Q: Public investment has been recognised as an important driving force for Vietnam's economic growth but the slow disbursement of public investment over the past few years has limited its contribution to GDP growth. In the current context, what solutions should be implemented to make public investment able to fuel growth?

A: Disbursement of public investment capital in the first quarter has seen a positive change which reached 13.2% of the year’s plan (the same period last year reached 12.7%). The implementation of public investment is an effective solution to boost economic growth. According to our calculations, a 1% increase in public investment contributes 0.06 percentage points to GDP growth.

We usually disburse about 92% to 93% of the planned budget each year and if 100% of public investment capital can be disbursed in 2020, it will contribute an additional 0.42 percentage point to GDP.

Therefore, it is necessary to focus on resolving bottlenecks on public investment to promote growth in the forthcoming quarters. The Government has made reforms regarding administration to accelerate the disbursement of public investment such as the early allocation and one-off allocation of capital for ministries and localities to help them actively pump it into the economy. In addition, the effectiveness of the Investment Law (amended) has contributed to simplifying investment procedures and removing obstacles regarding public investment. These solutions should be promoted in the future.

Q: If the pandemic continues, price increases for some commodities may occur as happened for medical face masks and pork. The inflation in the first quarter was quite high, what solutions should the government devise to keep inflation below 4% for the whole year?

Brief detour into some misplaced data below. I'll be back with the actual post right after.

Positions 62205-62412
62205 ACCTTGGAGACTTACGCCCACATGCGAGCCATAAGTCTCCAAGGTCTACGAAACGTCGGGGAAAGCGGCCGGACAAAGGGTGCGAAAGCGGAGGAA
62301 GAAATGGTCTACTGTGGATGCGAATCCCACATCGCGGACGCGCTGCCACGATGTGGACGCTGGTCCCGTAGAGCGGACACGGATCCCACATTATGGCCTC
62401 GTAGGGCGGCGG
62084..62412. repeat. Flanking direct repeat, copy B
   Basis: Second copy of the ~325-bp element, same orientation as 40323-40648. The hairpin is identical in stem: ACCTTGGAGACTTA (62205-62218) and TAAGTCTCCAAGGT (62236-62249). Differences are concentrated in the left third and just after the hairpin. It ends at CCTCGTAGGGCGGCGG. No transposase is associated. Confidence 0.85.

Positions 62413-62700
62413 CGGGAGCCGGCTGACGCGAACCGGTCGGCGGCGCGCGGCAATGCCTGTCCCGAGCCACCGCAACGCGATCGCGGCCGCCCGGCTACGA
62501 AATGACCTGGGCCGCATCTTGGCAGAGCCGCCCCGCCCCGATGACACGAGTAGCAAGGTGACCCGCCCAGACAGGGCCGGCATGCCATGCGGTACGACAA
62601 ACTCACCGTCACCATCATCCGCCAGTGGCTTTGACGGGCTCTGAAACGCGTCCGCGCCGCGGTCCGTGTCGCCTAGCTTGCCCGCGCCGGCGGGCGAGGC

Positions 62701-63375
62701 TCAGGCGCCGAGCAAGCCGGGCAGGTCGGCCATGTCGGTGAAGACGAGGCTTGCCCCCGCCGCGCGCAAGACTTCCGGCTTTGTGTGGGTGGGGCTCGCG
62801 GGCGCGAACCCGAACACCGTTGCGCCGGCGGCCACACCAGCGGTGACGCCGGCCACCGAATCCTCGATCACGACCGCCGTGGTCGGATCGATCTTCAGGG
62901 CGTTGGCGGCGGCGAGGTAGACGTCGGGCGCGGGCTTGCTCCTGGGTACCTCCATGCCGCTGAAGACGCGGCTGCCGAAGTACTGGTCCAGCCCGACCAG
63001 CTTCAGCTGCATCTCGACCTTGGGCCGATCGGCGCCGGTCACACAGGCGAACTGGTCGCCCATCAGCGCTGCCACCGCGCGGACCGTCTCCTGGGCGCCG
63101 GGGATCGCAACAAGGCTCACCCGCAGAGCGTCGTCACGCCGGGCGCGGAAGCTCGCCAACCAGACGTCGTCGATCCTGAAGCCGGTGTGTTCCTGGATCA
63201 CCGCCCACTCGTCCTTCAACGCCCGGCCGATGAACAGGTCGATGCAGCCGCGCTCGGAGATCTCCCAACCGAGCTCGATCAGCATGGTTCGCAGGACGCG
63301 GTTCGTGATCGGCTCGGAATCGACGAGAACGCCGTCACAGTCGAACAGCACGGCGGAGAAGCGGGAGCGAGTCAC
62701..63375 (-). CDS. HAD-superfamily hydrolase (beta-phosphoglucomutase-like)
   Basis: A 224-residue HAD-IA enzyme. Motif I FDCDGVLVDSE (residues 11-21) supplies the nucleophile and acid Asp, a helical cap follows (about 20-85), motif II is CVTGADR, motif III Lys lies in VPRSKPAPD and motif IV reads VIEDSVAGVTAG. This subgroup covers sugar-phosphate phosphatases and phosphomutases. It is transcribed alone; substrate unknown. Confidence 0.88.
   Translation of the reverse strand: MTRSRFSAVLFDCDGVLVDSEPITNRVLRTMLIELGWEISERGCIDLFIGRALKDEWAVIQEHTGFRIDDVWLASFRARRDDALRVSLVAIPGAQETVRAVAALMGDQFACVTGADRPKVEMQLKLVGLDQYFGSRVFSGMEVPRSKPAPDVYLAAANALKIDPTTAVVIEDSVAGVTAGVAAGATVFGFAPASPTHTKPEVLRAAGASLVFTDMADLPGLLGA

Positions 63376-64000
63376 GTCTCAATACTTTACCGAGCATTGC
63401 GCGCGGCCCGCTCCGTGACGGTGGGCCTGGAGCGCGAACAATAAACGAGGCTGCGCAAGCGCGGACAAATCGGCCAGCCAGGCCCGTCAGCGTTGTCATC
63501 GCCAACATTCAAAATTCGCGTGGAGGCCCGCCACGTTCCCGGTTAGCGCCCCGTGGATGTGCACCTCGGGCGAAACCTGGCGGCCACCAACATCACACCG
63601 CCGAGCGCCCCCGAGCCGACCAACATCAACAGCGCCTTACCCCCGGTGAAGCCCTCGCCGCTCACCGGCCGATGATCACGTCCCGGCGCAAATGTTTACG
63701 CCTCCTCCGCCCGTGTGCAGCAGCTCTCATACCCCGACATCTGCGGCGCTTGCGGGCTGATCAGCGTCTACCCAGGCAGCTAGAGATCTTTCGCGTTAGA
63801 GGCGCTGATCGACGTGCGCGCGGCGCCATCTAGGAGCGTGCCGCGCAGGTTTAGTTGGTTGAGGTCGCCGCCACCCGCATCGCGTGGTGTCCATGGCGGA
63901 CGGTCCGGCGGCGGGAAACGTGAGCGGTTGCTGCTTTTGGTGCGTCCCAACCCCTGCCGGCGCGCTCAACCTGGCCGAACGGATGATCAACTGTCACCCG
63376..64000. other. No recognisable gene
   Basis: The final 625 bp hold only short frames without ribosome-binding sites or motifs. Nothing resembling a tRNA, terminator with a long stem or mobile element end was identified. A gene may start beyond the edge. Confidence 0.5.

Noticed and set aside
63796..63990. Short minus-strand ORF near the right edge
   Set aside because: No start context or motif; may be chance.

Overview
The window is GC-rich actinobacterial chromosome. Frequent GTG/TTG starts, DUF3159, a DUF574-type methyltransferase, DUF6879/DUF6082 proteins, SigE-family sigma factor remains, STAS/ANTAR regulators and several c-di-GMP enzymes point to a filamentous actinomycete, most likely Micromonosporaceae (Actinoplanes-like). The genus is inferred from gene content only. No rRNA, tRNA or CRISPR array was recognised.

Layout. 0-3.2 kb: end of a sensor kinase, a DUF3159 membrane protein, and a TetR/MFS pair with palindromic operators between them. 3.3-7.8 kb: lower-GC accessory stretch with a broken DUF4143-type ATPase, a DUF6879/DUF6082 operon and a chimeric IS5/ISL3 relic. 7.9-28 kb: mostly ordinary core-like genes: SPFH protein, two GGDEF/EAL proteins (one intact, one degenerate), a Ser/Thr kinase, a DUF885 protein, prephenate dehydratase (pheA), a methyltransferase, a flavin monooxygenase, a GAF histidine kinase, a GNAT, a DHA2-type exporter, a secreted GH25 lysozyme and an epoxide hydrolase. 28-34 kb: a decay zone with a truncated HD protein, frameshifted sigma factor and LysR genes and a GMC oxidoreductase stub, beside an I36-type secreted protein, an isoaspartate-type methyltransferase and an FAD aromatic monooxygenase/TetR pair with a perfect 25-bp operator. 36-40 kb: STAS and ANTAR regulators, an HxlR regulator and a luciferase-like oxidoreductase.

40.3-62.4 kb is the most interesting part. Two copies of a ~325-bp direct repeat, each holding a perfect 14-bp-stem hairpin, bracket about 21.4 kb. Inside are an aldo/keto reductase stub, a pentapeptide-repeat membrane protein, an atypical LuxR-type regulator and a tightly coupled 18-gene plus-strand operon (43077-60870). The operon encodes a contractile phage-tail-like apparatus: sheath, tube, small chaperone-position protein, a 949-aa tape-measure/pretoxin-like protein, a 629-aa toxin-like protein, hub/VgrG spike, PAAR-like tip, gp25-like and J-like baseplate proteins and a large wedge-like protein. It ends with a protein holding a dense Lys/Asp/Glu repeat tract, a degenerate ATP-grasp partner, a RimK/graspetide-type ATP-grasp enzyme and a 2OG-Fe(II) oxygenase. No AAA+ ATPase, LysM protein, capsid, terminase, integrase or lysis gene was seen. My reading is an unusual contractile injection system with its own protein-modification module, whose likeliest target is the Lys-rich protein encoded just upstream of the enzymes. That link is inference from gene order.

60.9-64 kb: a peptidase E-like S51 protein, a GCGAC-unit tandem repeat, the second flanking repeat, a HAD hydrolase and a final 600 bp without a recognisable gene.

A: Average CPI in the first quarter of this year went up due to the increase in pork prices since December. The pressure on inflation is quite large because of the erratic changes of prices of gasoline and the price increases in medical and educational services as scheduled. To calm inflation down to 4% as set by the National Assembly can be difficult. It is important is to focus on the prevention and control of African swine fever and the repopulation of pig herds to pull down live hog prices.

Q: In your opinion, what are the solutions for growth in 2020 and should socio-economic development targets be adjusted to suit actual developments?

A: The achievement of a 6.8% economic growth rate in 2020 is a big challenge, requiring a huge effort by the Government, businesses and people. I think that amidst the serious impact of the COVID-19 pandemic on a global scale, achieving a positive growth would be a proud achievement. It is not necessary to adjust the growth target to fulfill it every year.

Besides efforts to control the pandemic, the government should focus on supporting the business community, especially small and medium-sized enterprises and seriously affected industries such as transportation and tourism. Administrative procedures regarding land and public investment need to be streamlined in order to speed up progress of delayed projects.

In addition, monetary policy, fiscal policy, interest rates, and exchange rates should be regulated flexibly in accordance with the developments of domestic and international markets.

Thank you very much!